Christopher Fildes

A pack on your back — it’s the latest way to gum up the market in houses

A pack on your back — it’s the latest way to gum up the market in houses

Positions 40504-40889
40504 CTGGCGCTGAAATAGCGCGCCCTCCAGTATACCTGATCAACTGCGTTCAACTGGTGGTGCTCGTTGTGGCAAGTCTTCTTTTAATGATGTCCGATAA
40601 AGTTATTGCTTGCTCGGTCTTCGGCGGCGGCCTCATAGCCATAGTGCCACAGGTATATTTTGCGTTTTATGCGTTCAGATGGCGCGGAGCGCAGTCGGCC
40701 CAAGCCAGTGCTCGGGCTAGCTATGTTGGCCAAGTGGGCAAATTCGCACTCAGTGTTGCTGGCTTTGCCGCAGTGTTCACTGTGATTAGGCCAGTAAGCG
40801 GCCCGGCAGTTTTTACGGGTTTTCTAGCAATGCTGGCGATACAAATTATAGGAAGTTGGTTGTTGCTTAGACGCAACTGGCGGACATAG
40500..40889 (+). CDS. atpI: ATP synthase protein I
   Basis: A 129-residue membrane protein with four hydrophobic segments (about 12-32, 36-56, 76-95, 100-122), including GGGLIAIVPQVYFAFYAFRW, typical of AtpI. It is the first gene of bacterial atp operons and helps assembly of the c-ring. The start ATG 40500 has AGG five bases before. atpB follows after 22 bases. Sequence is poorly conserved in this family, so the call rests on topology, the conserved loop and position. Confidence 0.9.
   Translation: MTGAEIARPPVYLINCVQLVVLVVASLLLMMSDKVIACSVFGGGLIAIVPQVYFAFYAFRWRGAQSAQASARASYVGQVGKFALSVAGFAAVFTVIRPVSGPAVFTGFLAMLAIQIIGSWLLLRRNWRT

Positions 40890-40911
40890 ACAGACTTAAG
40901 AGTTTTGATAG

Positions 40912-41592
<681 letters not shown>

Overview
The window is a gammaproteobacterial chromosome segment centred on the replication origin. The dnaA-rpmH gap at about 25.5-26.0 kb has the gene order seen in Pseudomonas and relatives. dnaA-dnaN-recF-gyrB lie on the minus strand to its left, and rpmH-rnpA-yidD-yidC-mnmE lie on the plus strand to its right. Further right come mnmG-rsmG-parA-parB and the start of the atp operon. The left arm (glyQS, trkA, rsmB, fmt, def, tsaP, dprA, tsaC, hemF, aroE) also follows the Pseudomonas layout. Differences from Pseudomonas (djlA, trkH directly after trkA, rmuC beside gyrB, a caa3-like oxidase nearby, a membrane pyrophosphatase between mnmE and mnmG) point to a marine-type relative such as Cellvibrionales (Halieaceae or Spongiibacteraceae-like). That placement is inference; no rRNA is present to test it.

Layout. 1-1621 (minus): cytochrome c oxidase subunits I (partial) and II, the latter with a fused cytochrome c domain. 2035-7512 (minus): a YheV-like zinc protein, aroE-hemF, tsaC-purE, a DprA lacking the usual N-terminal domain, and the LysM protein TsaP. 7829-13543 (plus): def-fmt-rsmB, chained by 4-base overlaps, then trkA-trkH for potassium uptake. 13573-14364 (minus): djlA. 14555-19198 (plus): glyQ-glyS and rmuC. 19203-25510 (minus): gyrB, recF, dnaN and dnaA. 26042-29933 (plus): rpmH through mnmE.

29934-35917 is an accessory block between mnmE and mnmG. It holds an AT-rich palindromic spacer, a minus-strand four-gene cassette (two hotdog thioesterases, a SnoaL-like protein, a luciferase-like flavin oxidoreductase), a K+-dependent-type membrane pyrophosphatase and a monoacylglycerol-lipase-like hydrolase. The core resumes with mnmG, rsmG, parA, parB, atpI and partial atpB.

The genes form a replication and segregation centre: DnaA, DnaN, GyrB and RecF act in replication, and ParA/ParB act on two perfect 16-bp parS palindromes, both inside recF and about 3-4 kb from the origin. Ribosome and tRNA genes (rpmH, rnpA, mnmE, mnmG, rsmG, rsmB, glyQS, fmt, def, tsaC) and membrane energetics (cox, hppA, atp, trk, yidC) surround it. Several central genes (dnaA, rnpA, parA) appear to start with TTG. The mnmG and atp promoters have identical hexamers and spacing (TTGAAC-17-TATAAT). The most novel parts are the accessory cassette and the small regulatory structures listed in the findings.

Just what we need: a well-meant effort to gum up the market in houses. This market now seems to be gumming itself up, but never mind. A new Housing Act has been passed into law, and with it the concept of sellers’ packs. Anyone who wants to sell a house will have to put one of these packs together or, more precisely, to order one. They are supposed to contain all the information that a buyer of the house might want to have, and members of the Royal Institute of Chartered Surveyors will be happy to provide them for anything up to £1,000. Who are these surveyors? Well, if you wanted to annoy them, you could describe them as estate agents with their Sunday suits on. Preparing the packs will help to keep them busy and provide a welcome boost to their incomes — for business has been slackening off, and Countrywide, which owns the biggest chain of estate agents in the country, now forecasts that in the last three months of this year it will lose money. Good news, too, for the 7,500 inspectors who will be recruited to police the scheme, and for the lawyers, who can see new scope for litigation. The packs will be with us in two years’ time, and will be compulsory all over England and Wales the year after. You might ask why willing buyers or sellers could not decide for themselves whether to ask for all this information or provide it or pay for it — but ministers and their advisers, just like estate agents, need to be kept busy. Here comes the latest instance of Sir Peter Middleton’s Law: ‘Even if you have a badly functioning economy — which in many ways we still do — it is always possible to make it worse by government initiatives.’

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